People can be shocked to learn that Toledo, Ohio, ranks fourth among cities when it comes to arrests and investigations related to child sex trafficking, according to the FBI’s Innocence Lost National Initiative. A key reason: The city is a major crossroads for the type of high-volume interstate trucking that often fuels a sex-for-pay industry preying on minors.
Mona Al-Hayani, a Toledo high school history teacher and vice president of the Toledo Federation of Teachers, is working to turn that initial shock into something far more constructive—information that sparks action. She has conducted research and developed training that can help increase school awareness when it comes to the problem of human sex trafficking. It is work that fosters the type of timely reporting and intervention that can help mitigate the problem.
"Often, people think that kids who are trafficked are always kidnapped," Al-Hayani observes, and that is simply not the case. "These kids are often still going to school. In fact, having a friend who is selling herself is a risk factor among trafficked youth."
Providing awareness using local data is at the heart of her training on sex trafficking. Under a recent state law, all schools are required to address this topic as part of in-service training on school violence and prevention; but the materials just weren't available for schools when the mandate took effect. The state department of education "had one slide, with a very flimsy definition of sex trafficking," Al-Hayani remembers.
The teacher began her work after fielding a request from her union president to serve as project manager for a sex trafficking mitigation project, part of an AFT-created pilot in Toledo, Houston and Baltimore—three cities where the incidence of human sex trafficking ranks relatively high. To date, more than 2,000 teachers, PSRPs, nurses, school transportation workers and administrators have taken part in the training.
"Educators are on the frontlines" in the fight against sex trafficking, Al-Hayani says. "Many of the risk indicators show up in school, things like truancy, a drop in grades, difficulty making friends, new and expensive clothing, and a boyfriend who is 10 or more years older." And it's vital that vigilance be a schoolwide activity. "Teachers, paraprofessionals and nurses were included in the pilot for this training and in guiding me into what should be included," she says. "Paras often are much more one-on-one with students, and that's why they can be key" to this response.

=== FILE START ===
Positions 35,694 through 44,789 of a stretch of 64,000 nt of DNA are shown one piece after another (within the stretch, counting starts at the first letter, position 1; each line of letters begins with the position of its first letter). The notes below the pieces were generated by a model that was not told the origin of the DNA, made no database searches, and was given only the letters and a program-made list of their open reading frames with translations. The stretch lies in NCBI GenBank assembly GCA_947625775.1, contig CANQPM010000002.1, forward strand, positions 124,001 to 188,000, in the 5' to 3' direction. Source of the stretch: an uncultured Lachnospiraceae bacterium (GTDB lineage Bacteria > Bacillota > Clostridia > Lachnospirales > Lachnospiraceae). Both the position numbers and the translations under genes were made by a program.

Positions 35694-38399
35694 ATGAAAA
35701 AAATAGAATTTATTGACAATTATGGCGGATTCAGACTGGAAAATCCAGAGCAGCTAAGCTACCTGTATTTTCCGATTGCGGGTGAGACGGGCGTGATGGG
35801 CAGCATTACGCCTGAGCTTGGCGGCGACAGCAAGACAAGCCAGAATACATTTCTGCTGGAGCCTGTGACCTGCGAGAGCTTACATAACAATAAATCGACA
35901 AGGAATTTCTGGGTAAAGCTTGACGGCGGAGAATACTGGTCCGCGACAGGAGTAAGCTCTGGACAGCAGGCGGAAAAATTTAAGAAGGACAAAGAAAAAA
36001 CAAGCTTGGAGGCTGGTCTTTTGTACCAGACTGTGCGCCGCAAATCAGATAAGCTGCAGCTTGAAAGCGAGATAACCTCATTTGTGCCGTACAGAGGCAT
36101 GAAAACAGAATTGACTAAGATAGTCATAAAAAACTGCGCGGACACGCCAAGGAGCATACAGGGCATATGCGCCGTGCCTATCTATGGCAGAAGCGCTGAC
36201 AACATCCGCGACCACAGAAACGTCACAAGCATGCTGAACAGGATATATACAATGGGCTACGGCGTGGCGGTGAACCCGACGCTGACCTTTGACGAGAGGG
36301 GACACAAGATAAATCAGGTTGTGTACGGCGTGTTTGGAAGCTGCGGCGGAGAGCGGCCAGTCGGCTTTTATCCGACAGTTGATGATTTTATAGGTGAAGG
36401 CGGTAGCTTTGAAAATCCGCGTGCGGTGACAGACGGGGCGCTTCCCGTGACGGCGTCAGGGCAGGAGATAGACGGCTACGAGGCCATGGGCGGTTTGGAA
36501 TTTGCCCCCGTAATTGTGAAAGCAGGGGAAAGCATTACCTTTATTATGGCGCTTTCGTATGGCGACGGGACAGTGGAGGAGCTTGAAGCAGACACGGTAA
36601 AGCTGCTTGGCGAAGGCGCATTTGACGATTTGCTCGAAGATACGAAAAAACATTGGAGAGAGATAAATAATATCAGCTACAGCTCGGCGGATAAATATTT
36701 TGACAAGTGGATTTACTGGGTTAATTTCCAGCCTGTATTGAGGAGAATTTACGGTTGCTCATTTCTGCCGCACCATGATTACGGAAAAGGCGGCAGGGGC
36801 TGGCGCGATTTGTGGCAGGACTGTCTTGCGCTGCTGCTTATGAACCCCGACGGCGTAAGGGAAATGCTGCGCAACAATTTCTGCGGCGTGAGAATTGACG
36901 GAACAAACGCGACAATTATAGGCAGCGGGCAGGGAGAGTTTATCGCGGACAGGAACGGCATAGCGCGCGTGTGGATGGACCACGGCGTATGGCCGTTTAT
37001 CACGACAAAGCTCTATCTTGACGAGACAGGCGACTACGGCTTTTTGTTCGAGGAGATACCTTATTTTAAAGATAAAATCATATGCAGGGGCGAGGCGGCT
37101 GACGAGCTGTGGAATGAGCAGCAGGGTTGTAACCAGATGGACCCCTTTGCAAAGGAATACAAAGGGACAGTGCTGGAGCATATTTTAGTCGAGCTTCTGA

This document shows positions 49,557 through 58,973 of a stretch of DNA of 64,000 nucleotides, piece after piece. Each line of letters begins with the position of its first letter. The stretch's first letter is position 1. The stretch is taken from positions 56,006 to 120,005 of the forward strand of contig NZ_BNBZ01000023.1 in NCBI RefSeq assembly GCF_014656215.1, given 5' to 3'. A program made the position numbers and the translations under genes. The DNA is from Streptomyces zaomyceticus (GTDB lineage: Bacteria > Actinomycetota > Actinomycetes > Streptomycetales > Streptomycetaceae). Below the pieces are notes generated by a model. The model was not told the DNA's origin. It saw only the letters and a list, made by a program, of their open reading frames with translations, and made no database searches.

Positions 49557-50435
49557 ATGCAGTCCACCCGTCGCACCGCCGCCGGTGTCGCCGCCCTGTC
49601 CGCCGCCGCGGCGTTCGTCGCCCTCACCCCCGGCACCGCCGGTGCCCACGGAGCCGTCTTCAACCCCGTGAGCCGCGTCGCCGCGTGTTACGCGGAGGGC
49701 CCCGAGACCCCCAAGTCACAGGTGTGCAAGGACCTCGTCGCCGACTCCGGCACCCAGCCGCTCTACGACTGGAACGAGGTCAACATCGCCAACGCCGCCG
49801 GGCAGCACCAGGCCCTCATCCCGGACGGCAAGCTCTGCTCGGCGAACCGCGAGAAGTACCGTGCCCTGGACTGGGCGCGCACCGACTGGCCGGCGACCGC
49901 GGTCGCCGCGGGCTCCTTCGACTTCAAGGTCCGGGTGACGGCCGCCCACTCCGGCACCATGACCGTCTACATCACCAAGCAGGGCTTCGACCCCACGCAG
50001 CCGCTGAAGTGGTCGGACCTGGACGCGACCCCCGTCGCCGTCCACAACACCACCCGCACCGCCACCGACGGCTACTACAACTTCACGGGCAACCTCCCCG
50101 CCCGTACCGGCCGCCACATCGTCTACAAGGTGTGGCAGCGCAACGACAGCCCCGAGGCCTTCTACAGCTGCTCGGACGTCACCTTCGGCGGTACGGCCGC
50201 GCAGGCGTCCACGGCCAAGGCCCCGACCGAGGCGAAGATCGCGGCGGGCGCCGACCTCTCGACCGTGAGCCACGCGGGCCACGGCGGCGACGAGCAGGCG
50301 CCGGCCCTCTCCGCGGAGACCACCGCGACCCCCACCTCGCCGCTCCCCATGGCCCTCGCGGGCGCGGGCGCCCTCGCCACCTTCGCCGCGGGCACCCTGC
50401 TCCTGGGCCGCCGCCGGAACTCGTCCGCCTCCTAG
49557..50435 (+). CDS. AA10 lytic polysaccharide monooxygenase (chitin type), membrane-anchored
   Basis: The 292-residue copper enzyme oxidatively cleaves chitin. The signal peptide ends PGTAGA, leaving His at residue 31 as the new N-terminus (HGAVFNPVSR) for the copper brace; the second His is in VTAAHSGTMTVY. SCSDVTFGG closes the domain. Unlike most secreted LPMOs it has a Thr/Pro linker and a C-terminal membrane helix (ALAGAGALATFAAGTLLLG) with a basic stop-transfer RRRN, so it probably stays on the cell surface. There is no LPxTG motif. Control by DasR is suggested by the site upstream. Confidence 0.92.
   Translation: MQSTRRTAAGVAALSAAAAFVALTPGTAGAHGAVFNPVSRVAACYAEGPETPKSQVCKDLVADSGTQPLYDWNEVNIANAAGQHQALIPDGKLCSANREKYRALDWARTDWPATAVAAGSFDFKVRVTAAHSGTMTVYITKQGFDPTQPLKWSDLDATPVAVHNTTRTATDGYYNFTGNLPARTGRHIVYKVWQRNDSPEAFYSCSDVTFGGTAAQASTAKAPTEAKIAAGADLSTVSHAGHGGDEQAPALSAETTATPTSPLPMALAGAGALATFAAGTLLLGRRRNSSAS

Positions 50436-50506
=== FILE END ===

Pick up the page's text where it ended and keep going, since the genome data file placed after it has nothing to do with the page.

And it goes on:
Administrators and educators alike look to Al-Hayani as a resource on the topic. Working through the Lucas County Human Trafficking Coalition, she is now in charge of the school portion of the coalition's response for Northwest Ohio. The coalition and Lucas County Children's Services has asked the Toledo union to partner with them in creating student and parent training on the topic.
And among the supports that helped Al-Hayani pursue this work was her participation in the AFT Teacher Leaders Program, which brings together a select group of teachers throughout the school year to learn how to take active leadership roles in their schools, unions and communities. The program continues to support the work today: Al-Hayani has partnered with Angela McClue, a district art teacher who also is participating in the AFT program, to extend the reach of this work, boosting understanding of the problem through school awareness posters.
"The Teacher Leaders Program taught me how to look at social justice issues and figure out a way that teachers can work with the community" to address and solve problems, Al-Hayani says. "These are our communities, our schools, and the Teacher Leaders Program encourages you to formulate plans and make the type of connections that make things happen."
[Mike Rose/photo by Madalyn Ruggiero]